Each autumn the LHRI in association with the British Academy invites one of the speakers in the Academy's London-based public lecture series to give their lecture again before an audience at the University of Leeds. The three LHRI/British Academy Lectures in the series so far are:
Prof. Tiffany Stern (Oxford), "The Two Hours' Traffic of Our Stage: Time for Shakespeare"
24 November 2014
When the Prologue to Romeo and Juliet announces that the performance will last two hours, what does Shakespeare mean? Professor Tiffany Stern asks how time was understood in an age of sandglasses, sundials and inaccurate clockwork. Considering the sound and the look of the instruments of time, Professor Stern asks about Shakespeares works ranging from the practical to the editorial and to the analytical. How long did Shakespeares plays take to perform? Why are Shakespearean characters associated with ways of measuring time? What textual cruxes in Shakespeares plays relate to timepieces? And what did terms like an hour, a minute, or a second actually convey to a Shakespearean audience?
About the Speaker:
Tiffany Stern is Professor of Early Modern Drama at the University of Oxford. Her books include Rehearsal from Shakespeare to Sheridan (2000), Making Shakespeare (2004), Shakespeare in Parts (2007) and Documents of Performance in Early Modern England (2009). She has edited a number of plays and written over forty articles and chapters on 16th, 17th and 18th century literature.
Prof. Hugh Haughton (York), "Poetry and Rivers"
21 November 2013
Professor Hugh Haughton looks at how poets from Spenser to Heaney, Hughes and Alice Oswald have used rivers in their work. This lecture was first given during the British Academy Literature Week 2013.
About the Speaker:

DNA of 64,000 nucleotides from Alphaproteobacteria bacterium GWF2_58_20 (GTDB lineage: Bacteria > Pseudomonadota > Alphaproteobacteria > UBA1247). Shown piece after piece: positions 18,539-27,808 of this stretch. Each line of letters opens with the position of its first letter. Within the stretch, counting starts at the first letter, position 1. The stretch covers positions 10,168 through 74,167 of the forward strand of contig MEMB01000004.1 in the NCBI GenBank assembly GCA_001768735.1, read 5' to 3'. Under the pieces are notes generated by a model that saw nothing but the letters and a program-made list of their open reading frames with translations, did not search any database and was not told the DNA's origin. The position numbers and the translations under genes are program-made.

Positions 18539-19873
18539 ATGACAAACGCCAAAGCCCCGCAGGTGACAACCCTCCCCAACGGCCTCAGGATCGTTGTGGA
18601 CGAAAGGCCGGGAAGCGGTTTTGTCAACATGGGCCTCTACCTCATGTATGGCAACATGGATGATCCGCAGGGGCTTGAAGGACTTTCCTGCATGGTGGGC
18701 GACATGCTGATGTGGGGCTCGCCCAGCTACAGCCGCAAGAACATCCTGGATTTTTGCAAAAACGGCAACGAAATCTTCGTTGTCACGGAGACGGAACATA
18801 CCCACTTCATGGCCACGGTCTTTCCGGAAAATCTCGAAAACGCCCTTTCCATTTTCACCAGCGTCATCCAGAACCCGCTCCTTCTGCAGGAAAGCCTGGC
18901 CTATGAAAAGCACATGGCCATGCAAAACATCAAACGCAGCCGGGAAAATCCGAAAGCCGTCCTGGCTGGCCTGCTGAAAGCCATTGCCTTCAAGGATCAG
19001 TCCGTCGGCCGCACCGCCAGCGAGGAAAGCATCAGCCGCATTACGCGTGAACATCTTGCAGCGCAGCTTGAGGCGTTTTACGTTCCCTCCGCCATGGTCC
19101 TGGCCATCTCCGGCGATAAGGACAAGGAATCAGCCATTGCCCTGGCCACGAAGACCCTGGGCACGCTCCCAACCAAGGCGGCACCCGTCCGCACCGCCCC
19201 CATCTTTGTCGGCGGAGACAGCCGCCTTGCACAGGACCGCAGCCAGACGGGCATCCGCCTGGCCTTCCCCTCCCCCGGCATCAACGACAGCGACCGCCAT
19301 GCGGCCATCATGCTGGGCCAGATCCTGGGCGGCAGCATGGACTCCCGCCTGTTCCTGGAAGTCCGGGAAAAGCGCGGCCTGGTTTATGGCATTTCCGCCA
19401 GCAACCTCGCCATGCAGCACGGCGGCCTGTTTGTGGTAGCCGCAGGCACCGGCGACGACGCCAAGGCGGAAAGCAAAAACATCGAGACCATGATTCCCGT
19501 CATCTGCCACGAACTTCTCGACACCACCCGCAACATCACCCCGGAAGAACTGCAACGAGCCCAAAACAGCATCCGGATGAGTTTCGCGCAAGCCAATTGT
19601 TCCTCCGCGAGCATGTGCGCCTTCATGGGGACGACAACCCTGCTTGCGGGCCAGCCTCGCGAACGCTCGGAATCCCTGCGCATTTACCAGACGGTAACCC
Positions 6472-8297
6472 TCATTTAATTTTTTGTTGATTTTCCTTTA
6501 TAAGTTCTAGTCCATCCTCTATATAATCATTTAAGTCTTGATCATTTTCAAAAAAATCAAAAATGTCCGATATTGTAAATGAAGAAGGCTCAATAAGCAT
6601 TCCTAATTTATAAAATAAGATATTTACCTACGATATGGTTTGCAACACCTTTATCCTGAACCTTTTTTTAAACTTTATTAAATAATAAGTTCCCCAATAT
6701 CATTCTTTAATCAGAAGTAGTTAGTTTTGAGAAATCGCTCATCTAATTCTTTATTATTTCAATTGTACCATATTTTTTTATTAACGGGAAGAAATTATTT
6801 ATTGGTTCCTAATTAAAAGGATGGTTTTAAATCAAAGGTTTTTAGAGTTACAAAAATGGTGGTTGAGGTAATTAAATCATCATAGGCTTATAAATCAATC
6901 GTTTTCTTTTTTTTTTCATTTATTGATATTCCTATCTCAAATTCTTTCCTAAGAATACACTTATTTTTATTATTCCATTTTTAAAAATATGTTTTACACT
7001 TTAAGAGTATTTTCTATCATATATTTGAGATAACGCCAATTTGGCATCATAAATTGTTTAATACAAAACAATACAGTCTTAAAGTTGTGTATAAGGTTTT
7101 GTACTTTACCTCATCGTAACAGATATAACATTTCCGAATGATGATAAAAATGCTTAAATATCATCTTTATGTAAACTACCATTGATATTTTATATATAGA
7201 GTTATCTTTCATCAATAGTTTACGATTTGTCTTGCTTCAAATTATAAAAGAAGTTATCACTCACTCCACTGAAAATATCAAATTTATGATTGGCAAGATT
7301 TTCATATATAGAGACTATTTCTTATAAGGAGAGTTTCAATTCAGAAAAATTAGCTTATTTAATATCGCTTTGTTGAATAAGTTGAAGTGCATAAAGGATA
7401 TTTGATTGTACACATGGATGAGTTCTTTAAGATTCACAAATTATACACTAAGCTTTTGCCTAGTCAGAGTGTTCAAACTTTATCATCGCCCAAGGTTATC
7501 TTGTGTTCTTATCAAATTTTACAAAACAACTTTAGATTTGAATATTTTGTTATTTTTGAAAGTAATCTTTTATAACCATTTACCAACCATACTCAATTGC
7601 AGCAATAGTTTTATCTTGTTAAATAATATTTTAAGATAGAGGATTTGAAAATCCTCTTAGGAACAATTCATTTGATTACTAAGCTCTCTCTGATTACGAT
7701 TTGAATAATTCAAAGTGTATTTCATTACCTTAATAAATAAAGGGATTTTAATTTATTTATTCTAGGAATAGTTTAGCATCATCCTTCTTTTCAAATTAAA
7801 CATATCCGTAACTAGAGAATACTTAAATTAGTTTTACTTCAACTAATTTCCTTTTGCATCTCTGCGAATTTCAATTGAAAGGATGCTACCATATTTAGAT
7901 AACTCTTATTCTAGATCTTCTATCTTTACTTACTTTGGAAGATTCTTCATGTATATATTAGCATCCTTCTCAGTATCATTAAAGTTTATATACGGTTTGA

Born in Cork in the Republic of Ireland, Professor Haughton studied at Cambridge and Oxford Universities before joining the staff at York.
Professor Haughton's main interests lie in twentieth-century Irish literature, modern poetry and poetics in the UK, US and Ireland; psychoanalysis and literature; and the literature of nonsense. He has recently written an introduction to one of the New Penguin Freud volumes on The Uncanny, edited an anthology of Poetry of the Second World War and completed a book-length study of the contemporary Irish poet Derek Mahon. He is also interested in autobiography and life-writing: John Clare and Romantic poetry; US poetry and fiction; and issues around poetry, cultural exchange and translation.
Prof. Judith M. Brown (Oxford), "The Making and Breaking of States: The End of Empire in India Revisited"
05 December 2012
Recent events in the Arab world have sharpened and widened public interest in the way states can be broken and made - often very publicly and dramatically given the role of the modern media. Since the end of the Second World War the world has seen three great waves of state-breaking and state-making: the end of European empires; the collapse of the Soviet Union; and the contemporary "Arab Spring". By revisiting perhaps the greatest "imperial ending", the end of British imperial rule in India in 1947, we can investigate issues which may prove helpful in probing the dynamics of other phases of turbulence in the structures and nature of states.
About the Speaker:
The Revd Professor Judith Brown was born in India (1944) and educated in England. As an academic, specialising in South Asia and wider aspects of imperial history, she taught as a Fellow of Girton College, in Manchester University, and then in Oxford, as Beit Professor of Commonwealth History and Professorial Fellow of Balliol College (1990-2011). Most of her writing has been on modern Indian politics (with biographical studies of Gandhi and of Nehru), the South Asian diaspora, and more generally on the British empire. She trained for ordination (2009) at Cuddesdon and helps in a west Oxford parish and in Balliol chapel